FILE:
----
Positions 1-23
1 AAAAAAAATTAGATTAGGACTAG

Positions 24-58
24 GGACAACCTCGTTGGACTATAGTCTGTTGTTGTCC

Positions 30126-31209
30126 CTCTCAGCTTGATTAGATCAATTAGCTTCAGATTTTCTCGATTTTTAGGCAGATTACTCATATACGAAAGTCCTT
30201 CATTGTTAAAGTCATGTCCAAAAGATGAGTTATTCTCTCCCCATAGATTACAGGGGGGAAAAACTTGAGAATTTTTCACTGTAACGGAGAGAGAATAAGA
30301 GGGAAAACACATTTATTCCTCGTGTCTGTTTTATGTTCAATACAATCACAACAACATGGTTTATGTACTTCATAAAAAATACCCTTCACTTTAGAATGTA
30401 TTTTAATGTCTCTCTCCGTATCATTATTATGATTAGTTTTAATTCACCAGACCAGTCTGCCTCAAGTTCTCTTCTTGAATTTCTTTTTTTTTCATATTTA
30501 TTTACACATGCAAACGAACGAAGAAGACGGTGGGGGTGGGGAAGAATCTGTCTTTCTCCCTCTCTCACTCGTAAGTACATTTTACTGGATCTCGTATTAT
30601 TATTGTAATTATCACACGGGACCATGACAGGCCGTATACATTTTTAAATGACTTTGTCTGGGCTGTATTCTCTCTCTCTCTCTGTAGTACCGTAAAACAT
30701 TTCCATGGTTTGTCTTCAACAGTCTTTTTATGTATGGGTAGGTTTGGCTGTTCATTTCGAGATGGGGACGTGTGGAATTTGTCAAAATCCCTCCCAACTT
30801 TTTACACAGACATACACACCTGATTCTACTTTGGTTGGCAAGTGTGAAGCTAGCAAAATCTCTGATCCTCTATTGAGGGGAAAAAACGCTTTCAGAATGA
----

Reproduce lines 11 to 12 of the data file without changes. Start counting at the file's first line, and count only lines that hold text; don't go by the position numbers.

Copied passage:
30601 TATTGTAATTATCACACGGGACCATGACAGGCCGTATACATTTTTAAATGACTTTGTCTGGGCTGTATTCTCTCTCTCTCTCTGTAGTACCGTAAAACAT
30701 TTCCATGGTTTGTCTTCAACAGTCTTTTTATGTATGGGTAGGTTTGGCTGTTCATTTCGAGATGGGGACGTGTGGAATTTGTCAAAATCCCTCCCAACTT